Restorative procedures help protect both oral health and overall health, while improving the appearance of your smile.
The right restorative dentistry procedure can help to reduce the need for additional dental work in the future. Being able to properly chew food and having correct bite alignment, affects your health in ways that go far beyond your smile.
The Biomimetic Approach
Biomimetic Dentistry is defined as the reconstruction of teeth to emulate their natural biomechanical and esthetic form and function. Biomimetic dentistry copies what is natural and life-like. With biomimetic dentistry, only the damaged and decayed part of the tooth is removed, and the final restoration is bonded to the remaining healthy natural tooth structure.
When restoring damaged, broken, and decayed teeth, the goal is to return the tooth to its original strength, function, and esthetic. Biomimetic dentistry accomplishes all of this in a conservative approach with strong and attractive results.
Composite fillings can be done in one visit and use tooth-colored material to restore teeth that have cavities to maintain a natural appearance. Once the decay is removed, the tooth is filled with a composite material which is then cured using a specialized light to harden the material.
Inlays and Onlays
An inlay or onlay is a partial crown restoration that can be placed when there is not sufficient tooth structure to support a filling but enough tooth structure left that a full crown is not needed. Inlays/onlays are made of porcelain or gold, and they aesthetically and functionally replace the missing tooth structure.
A crown is a dental restoration that completely covers the outside of a tooth that is cracked, broken, worn down, or severely decayed. Dental crowns are usually completed in two visits. During the first visit, the tooth is prepared (shaved down) and an impression is taken. A temporary crown is placed while the permanent crown is fabricated. During the second visit, the permanent crown is carefully fitted and then cemented into place.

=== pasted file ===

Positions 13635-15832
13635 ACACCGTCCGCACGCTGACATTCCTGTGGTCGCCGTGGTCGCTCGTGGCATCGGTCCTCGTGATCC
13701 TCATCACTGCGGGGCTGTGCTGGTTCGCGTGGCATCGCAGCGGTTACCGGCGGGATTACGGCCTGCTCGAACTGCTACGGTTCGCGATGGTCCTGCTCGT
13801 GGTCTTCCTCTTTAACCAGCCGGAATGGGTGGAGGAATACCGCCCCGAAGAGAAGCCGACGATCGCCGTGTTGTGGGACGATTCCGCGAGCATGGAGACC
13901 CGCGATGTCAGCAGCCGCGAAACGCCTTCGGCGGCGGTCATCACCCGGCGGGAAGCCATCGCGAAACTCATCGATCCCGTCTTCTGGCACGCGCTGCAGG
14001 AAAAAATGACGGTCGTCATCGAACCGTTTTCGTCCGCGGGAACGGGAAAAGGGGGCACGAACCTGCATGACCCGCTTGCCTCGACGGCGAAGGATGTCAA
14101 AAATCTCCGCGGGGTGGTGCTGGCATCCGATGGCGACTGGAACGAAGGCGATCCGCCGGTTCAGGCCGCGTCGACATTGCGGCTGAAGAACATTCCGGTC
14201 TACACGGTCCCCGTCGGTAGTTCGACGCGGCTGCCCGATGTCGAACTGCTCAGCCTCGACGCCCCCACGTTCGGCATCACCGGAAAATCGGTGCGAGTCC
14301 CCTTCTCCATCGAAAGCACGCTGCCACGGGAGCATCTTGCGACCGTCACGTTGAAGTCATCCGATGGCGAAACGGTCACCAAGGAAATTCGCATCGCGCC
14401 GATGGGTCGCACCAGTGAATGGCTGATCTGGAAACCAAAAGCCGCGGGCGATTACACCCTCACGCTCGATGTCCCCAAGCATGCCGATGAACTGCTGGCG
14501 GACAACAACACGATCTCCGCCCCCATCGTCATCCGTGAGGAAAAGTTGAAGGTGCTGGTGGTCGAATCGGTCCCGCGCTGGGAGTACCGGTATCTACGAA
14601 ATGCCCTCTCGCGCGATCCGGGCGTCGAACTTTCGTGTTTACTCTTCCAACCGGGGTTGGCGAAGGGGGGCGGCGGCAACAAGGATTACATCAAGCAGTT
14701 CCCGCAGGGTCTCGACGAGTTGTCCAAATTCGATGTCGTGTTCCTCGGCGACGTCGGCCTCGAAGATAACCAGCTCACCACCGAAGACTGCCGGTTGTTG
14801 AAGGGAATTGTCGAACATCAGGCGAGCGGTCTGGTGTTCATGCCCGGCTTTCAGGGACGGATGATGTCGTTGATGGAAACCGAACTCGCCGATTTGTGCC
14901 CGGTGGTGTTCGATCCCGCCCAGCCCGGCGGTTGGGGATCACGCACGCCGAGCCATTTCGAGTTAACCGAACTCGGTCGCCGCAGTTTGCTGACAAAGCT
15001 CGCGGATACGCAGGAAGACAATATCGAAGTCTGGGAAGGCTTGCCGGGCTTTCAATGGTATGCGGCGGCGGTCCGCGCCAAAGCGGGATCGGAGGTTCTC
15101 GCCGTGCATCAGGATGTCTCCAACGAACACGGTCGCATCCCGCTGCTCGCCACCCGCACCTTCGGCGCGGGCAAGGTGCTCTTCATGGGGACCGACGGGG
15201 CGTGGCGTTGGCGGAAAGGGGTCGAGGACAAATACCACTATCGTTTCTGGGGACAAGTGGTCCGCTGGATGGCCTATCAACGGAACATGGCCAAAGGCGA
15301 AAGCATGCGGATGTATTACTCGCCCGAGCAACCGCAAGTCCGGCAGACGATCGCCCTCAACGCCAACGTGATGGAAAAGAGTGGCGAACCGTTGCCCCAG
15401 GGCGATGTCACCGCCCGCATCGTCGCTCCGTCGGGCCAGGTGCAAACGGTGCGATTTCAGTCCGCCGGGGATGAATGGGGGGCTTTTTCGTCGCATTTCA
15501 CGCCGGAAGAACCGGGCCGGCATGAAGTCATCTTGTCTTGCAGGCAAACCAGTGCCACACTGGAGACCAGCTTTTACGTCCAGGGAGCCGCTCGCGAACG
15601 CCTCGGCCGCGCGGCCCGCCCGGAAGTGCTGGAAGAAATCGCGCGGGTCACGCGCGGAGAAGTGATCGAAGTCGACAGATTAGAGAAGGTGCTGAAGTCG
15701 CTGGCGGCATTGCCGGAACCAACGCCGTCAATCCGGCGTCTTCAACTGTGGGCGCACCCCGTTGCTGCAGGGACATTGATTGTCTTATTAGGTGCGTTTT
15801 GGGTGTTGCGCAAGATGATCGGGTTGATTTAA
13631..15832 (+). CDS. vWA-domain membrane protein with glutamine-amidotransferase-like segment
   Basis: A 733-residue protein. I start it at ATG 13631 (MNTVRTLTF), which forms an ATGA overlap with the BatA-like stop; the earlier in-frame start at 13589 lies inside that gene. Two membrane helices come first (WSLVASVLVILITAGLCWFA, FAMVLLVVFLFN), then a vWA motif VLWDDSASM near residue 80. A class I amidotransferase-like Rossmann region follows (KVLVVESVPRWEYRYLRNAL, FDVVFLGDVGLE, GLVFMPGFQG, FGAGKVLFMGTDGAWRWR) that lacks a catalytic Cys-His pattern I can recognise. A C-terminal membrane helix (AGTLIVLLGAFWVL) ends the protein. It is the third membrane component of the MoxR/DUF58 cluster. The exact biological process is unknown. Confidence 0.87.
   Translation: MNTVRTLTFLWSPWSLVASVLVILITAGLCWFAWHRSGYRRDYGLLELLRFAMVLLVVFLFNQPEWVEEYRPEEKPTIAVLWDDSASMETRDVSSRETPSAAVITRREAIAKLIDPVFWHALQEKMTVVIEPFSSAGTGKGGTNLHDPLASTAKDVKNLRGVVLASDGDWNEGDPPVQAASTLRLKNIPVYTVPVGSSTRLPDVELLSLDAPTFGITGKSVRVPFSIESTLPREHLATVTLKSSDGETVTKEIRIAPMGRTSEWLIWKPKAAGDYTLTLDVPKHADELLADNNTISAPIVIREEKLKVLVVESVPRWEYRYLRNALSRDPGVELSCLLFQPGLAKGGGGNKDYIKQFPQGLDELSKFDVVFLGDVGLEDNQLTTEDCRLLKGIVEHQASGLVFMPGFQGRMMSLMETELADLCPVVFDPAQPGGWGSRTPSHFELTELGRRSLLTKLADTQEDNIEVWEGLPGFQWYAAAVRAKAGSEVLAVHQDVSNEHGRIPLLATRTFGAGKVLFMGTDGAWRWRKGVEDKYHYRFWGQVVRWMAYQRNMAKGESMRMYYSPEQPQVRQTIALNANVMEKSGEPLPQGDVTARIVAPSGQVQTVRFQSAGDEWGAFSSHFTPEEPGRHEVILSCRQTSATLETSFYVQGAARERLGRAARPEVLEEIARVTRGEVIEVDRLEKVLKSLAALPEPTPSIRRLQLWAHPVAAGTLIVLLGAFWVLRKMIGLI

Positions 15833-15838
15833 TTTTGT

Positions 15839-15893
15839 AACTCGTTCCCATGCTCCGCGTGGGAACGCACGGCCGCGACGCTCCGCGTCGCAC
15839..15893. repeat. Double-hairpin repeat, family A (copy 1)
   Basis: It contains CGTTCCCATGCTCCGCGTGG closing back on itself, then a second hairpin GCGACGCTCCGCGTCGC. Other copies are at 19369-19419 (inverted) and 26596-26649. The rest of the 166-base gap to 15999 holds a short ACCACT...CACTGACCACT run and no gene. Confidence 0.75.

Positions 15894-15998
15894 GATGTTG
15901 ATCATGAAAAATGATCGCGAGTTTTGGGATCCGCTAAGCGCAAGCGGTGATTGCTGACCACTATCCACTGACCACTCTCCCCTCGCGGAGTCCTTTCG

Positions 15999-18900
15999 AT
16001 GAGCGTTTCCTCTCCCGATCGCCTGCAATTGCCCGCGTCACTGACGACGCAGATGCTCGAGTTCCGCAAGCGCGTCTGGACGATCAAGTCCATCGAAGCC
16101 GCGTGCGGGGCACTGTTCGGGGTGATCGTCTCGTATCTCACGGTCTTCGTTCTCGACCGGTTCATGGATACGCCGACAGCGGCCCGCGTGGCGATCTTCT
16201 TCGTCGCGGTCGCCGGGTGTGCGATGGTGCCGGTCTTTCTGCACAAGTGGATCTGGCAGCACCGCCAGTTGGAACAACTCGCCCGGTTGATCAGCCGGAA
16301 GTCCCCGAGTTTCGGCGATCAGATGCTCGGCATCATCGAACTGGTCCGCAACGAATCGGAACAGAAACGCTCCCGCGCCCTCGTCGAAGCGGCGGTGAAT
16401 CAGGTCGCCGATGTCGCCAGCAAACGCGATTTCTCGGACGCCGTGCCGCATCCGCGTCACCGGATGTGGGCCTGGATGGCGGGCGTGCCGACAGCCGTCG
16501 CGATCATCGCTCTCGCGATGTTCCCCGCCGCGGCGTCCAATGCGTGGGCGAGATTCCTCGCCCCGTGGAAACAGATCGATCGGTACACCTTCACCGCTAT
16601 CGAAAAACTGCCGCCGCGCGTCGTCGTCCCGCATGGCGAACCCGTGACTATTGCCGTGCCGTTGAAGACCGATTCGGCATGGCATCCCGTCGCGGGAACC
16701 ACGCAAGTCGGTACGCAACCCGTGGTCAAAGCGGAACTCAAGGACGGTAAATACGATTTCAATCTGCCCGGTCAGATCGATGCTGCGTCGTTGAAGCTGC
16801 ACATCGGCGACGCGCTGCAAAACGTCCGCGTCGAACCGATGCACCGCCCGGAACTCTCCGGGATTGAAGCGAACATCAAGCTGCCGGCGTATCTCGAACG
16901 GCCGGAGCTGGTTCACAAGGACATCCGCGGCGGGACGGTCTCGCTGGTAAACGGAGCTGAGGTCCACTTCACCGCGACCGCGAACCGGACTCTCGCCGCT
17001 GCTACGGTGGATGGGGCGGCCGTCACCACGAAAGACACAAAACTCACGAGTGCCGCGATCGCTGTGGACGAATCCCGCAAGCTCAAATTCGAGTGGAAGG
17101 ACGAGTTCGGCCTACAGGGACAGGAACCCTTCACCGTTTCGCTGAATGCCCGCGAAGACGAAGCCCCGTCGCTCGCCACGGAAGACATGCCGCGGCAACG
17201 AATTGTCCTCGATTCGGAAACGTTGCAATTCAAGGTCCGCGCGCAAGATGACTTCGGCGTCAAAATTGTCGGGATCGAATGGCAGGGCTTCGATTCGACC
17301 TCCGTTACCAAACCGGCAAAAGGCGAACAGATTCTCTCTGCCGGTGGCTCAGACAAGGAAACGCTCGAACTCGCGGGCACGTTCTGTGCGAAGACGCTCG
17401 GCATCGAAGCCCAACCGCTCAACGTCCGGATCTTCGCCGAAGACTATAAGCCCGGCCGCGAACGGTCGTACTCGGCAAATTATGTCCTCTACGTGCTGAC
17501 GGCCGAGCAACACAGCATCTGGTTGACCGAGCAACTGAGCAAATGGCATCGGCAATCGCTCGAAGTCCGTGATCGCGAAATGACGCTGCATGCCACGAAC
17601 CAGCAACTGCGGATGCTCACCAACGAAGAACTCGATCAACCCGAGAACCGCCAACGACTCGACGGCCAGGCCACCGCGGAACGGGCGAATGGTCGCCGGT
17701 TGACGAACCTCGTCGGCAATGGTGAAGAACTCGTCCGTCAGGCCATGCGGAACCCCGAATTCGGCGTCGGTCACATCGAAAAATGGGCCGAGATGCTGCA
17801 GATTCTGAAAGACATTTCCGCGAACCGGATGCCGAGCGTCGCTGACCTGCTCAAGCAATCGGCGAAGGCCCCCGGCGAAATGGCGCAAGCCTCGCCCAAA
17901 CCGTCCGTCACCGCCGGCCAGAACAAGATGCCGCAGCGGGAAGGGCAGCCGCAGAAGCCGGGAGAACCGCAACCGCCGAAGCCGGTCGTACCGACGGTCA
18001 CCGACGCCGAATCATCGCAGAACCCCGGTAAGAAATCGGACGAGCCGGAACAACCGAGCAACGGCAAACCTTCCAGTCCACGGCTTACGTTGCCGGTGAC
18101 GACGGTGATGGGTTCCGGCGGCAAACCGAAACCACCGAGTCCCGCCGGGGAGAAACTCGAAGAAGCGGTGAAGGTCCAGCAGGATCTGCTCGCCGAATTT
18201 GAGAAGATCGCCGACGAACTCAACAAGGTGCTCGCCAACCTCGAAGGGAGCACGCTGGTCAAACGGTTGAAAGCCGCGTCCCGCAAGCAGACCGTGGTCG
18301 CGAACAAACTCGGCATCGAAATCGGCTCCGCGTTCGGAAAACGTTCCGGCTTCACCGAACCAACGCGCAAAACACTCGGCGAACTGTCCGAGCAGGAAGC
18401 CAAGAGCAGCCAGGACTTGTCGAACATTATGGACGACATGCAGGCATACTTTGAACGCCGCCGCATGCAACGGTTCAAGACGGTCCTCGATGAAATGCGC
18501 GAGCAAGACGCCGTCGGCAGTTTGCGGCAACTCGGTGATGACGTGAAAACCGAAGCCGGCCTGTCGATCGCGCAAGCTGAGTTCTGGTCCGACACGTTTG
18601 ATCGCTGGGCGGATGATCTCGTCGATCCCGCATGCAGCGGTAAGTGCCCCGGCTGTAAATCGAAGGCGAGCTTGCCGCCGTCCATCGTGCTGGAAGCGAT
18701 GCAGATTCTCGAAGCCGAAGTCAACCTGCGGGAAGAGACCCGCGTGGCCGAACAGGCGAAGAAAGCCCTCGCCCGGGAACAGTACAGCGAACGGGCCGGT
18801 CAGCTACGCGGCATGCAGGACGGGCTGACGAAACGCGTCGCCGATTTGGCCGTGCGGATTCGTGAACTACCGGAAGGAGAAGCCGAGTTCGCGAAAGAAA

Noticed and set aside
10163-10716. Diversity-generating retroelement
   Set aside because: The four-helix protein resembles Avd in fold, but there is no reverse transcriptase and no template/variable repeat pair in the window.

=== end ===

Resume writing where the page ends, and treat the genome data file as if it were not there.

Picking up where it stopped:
A bridge can replace missing teeth without the use of a denture or dental implant. A bridge is composed of two crowns and a replacement tooth or teeth. Crowns are typically placed on the teeth on either side of the space, with the fabricated tooth or teeth attached in between. For multiple missing teeth, an implant may be used to anchor the bridge.
Dental implants are composed of three pieces: a small screw made of a biocompatible metal called titanium, an abutment which connects the screw and the final restoration, and the final restoration. The screw, which is placed in the jawbone, acts as a replacement for the tooth root, providing a strong foundation for fixed or removable replacement teeth. The screw begins to fuse with the bone over the course of a few months. After the fusing process, known as osseointegration, the abutment is inserted into the screw to allow for the permanent attachment of the restoration.
A denture is a replacement for multiple missing teeth within the same (upper or lower) arch. A denture differs from a crown or bridge in that it does not rely on an existing tooth structure, and it completely replaces the missing teeth.
There are several different types of dentures:
- Full or Partial
- Removable or Fixed
- Traditional or Implant-Supported